The next leap in development of the bicycle took place in the early 1860s when Frenchmen Pierre Michaux and Pierre Lallement added a crank drive with pedals. Later that year, lightweight bicycle wheels with wire spokes were patented by Eugène Meyer. By the 1890s bicycles were the rage in Europe and cycle clubs popped up throughout the continent. Until then, personal transport was limited. Travel was by horse, or by foot. The world was hungry for alternate transportation. The humble bicycle ushered in an era of mobility. 

The bicycle was also readily available to women, whose clothing had limited them on horseback, providing them with a freedom and independence that was unheard of until then. Some even say that the bicycle – or ‘freedom machine’ as it was known by the late 19th-century suffragettes - led to a movement for more comfortable clothing, replacing the restrictive dress of the time. Who knows?

When the motor vehicle was invented, it was far too dear for the masses – and bicycles remained a firm favourite, and a means not just to commute or carry goods and messages, but to enjoy the countryside. And, after all, the early vehicles travelled at more or less the same speed, needed fuel, were noisy and messy, and were far more labour intensive. Eventually motorcycles and motor vehicles took over as the most popular and quickest form of transport, although bicycles remained in use for carrying mail and for general deliveries for many years to come.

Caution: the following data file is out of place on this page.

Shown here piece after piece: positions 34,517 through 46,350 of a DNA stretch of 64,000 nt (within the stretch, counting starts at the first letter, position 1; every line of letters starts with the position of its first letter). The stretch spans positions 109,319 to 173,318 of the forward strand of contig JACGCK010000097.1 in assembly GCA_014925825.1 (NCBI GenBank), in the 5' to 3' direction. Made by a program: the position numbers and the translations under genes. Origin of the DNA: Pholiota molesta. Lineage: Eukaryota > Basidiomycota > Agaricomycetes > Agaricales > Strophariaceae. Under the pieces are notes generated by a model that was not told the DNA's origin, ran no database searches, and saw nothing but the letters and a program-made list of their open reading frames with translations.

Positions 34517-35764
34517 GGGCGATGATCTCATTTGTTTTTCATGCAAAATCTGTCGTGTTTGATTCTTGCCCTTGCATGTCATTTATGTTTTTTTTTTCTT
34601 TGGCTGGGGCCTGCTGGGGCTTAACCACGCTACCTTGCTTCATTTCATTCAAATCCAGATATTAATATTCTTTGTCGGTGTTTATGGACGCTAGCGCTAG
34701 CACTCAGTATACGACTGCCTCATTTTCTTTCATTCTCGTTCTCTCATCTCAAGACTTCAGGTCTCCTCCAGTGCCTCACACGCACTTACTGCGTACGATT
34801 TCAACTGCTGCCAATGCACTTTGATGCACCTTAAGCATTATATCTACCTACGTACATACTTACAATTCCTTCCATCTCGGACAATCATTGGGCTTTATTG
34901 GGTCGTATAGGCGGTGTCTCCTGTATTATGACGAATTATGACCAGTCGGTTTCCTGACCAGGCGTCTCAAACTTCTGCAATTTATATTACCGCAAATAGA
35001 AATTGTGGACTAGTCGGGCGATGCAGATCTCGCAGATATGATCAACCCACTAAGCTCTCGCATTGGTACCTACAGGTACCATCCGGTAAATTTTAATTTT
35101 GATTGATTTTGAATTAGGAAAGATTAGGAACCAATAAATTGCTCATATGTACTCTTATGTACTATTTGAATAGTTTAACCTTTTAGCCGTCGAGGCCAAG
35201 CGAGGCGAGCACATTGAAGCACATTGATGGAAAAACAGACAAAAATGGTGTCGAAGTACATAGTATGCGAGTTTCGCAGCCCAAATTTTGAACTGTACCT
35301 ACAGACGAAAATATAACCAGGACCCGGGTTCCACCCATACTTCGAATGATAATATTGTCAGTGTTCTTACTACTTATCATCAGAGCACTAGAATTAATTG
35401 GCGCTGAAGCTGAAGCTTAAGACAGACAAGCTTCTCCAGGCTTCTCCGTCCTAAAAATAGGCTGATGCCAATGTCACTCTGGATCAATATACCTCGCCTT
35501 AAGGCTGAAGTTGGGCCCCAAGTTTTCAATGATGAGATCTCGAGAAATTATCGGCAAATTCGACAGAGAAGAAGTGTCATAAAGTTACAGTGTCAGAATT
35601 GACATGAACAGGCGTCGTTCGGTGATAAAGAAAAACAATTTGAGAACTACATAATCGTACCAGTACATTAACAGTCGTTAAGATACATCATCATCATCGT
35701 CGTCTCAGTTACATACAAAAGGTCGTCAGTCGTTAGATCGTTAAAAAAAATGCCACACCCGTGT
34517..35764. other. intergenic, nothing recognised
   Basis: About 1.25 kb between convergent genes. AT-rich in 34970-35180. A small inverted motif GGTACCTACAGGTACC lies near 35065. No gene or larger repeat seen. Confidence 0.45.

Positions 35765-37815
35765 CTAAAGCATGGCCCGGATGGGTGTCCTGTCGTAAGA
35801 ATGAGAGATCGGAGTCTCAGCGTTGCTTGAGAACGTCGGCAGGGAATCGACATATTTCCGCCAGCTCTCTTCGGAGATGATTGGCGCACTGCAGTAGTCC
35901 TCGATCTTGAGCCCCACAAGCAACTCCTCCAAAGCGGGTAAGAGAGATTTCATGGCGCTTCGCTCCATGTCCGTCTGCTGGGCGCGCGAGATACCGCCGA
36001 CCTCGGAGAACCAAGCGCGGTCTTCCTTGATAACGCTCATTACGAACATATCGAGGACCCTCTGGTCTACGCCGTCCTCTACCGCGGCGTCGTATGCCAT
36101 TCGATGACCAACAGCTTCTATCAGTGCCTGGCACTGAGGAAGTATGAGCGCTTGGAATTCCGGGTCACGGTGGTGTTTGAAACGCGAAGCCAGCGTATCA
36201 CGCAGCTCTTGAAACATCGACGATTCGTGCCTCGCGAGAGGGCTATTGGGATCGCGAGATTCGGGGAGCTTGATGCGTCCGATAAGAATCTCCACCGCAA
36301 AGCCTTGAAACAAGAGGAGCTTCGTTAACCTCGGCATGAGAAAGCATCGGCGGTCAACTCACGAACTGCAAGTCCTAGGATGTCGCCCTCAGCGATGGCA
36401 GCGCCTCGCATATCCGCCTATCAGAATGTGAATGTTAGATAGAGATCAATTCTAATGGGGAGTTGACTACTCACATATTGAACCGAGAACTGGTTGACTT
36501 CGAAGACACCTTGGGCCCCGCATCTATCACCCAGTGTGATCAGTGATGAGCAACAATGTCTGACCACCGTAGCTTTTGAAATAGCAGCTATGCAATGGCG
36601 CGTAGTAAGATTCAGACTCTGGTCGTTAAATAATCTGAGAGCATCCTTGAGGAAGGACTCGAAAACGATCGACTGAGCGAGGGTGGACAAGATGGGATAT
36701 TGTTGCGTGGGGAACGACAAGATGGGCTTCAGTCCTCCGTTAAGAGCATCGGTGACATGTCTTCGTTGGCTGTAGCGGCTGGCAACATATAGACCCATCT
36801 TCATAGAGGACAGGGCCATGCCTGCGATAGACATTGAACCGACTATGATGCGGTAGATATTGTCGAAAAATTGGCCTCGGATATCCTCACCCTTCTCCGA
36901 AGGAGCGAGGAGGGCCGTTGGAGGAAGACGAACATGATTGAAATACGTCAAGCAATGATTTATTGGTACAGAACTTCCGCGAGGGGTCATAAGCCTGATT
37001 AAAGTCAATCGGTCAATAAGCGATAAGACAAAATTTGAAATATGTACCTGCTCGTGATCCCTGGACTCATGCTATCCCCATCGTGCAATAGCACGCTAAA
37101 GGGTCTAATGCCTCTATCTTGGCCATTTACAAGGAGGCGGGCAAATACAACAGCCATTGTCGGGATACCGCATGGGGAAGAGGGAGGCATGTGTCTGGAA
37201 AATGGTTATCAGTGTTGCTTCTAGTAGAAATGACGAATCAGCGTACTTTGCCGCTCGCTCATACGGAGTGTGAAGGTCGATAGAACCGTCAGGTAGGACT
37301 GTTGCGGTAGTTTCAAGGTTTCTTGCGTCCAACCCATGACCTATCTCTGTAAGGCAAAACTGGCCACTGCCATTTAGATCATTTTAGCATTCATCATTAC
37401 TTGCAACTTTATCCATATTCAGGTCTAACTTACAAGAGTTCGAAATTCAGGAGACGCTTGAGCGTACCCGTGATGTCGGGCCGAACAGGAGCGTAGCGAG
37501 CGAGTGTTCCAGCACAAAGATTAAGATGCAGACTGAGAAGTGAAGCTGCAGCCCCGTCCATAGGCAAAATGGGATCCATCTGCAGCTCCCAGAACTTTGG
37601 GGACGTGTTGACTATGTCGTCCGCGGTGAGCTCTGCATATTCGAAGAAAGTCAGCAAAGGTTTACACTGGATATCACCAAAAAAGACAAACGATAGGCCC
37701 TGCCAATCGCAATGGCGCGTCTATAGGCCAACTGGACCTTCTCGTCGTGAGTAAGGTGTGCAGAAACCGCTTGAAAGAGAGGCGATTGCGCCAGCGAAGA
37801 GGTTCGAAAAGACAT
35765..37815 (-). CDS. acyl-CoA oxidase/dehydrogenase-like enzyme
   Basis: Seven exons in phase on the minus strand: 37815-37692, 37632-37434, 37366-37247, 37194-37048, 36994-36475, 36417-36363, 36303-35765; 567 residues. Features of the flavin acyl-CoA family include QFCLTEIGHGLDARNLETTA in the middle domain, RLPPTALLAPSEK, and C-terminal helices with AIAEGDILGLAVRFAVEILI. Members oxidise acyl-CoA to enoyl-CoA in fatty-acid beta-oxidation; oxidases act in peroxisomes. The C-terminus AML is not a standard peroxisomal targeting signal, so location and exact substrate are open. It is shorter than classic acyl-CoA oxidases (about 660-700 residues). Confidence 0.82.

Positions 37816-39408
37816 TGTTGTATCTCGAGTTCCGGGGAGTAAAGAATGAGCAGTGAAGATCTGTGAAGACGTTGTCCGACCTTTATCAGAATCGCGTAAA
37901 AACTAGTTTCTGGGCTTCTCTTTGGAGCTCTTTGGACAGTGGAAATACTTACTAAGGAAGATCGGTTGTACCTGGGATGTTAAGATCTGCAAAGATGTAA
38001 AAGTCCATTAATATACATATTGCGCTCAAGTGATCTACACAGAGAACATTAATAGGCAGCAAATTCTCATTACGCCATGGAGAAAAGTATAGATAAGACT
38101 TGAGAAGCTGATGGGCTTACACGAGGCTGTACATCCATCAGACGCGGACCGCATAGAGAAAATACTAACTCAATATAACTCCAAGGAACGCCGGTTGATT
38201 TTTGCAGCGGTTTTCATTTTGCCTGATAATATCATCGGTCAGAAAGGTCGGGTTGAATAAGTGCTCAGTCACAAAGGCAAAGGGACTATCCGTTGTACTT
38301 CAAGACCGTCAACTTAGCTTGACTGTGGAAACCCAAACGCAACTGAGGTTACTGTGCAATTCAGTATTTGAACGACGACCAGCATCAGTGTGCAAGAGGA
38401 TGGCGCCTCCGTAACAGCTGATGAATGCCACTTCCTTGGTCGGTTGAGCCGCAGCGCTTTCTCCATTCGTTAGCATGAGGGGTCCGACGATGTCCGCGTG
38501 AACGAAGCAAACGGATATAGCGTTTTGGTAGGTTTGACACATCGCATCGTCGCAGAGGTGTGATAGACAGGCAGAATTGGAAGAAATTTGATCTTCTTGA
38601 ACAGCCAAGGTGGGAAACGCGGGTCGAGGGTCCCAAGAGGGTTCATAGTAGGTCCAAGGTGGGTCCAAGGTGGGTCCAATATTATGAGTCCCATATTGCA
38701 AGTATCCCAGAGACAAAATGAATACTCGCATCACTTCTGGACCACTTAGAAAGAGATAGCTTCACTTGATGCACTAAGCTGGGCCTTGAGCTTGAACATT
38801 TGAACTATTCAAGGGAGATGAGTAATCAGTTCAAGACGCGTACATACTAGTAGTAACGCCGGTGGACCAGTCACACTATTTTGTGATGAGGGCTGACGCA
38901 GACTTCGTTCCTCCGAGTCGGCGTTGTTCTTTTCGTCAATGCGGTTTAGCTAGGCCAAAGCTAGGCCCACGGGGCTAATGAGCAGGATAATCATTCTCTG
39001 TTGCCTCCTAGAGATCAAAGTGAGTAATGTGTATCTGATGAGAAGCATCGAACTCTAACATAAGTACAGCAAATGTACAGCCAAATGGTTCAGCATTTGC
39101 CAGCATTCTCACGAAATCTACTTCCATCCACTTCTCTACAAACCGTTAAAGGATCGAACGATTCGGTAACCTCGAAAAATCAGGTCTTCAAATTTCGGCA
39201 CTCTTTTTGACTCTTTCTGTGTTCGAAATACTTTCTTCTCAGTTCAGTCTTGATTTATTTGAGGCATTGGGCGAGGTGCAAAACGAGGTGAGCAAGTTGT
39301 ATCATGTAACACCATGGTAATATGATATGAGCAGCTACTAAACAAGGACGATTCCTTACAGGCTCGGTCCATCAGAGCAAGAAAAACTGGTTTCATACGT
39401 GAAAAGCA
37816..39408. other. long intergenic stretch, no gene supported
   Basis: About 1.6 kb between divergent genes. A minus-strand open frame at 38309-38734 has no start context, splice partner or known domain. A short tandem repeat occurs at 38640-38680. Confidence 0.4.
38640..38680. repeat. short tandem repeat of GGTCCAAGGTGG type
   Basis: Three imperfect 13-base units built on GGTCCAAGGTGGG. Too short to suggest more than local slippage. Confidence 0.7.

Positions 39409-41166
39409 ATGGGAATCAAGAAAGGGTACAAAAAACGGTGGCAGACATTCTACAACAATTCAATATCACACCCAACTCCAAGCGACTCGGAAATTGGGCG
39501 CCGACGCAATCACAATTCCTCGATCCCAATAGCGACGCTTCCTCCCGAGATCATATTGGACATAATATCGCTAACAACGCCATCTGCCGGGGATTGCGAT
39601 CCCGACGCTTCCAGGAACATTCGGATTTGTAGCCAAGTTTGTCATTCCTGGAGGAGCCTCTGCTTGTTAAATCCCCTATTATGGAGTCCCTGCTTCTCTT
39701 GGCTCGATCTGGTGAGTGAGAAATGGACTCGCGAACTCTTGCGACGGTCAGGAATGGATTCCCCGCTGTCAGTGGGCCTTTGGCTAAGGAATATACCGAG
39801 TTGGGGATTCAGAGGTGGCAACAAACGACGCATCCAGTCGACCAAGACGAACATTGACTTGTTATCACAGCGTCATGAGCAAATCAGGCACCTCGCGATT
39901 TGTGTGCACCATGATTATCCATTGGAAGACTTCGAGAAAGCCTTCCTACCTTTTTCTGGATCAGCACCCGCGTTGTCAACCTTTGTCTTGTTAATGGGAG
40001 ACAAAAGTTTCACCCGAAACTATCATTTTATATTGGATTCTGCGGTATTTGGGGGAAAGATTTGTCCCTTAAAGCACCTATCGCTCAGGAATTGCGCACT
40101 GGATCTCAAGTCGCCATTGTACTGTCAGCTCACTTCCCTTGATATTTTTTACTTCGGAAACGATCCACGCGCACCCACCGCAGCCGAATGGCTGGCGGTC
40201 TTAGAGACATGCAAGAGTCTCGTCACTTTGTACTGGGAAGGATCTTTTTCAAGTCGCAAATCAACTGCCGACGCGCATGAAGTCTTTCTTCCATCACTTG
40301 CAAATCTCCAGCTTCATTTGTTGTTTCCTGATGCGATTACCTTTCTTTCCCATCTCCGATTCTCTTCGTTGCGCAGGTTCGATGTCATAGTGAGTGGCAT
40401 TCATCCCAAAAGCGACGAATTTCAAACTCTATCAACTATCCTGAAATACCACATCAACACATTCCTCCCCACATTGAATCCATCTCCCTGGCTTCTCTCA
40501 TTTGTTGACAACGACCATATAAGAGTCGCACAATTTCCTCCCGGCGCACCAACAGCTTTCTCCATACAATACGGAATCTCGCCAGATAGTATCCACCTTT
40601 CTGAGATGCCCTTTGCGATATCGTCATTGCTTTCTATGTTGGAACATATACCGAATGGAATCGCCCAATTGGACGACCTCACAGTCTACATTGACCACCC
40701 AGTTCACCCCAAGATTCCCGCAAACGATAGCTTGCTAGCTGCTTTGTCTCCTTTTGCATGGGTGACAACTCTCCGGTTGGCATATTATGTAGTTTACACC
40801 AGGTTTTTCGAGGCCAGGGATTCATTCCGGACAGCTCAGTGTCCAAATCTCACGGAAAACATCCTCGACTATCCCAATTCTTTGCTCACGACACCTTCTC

The bicycle was revived during the oil crisis of the 70s when fuel was in short supply and prices skyrocketed. It is still popular at universities and many large cities worldwide are implementing bicycle programmes, where the bicycle provides an easy (healthy) alternative to braving the traffic. Cycling has also evolved into a popular recreational activity and a sport. Some cycle races, like the multi-stage Tour de France, have gained international prestige. With the advent of mountain bikes, a variety of gruelling mountain-bike events like the Desert Dash now fill the cycling calendar. Adaptations and developments are continual. The latest advancement, the e-bike - an electric bicycle enabling the rider to reach faster speeds with less effort - is the ultimate bicycle to date, catapulting us into the future. Gondwana’s Kalahari Anib Lodge now offers e-bikes to its guests as a leisure activity.

In Africa, and specifically in Namibia, the bicycle came much later. As the story is told, Hans Emil Lenssen came to southern Africa from Germany in 1898 and became a trader in the colony. In the years between 1906 and 1908 he was based in Okaukuejo, where he opened a shop. It was located on the main route between the northern and southern parts of the country, and Lenssen came into contact with many a passer-by. His bicycle made a huge impression. One of the first encounters caused a stir when he approached a group of men on his bicycle at tremendous speed. It appeared larger and larger as it drew near, causing them to drop their luggage and flee into the bushes. It was a misunderstanding that was easily resolved, ending in laughter.

Bicycles soon found their way to the north, becoming a luxury - and a much-treasured - item. An extra metal or wooden seat at the back transformed the bicycle into a taxi that could transport passengers, goods, firewood or water. In many areas, it remains a valued and important means of transport. 

What’s in store for one of the world’s friendliest inventions? It is anyone’s guess. But, it’s my thought that as our roads become congested, our air becomes increasingly polluted and fuel prices soar, it may just be time for us to return to the energy-efficient and noise-free 1817 invention - with pedal power, of course.

Ron Swilling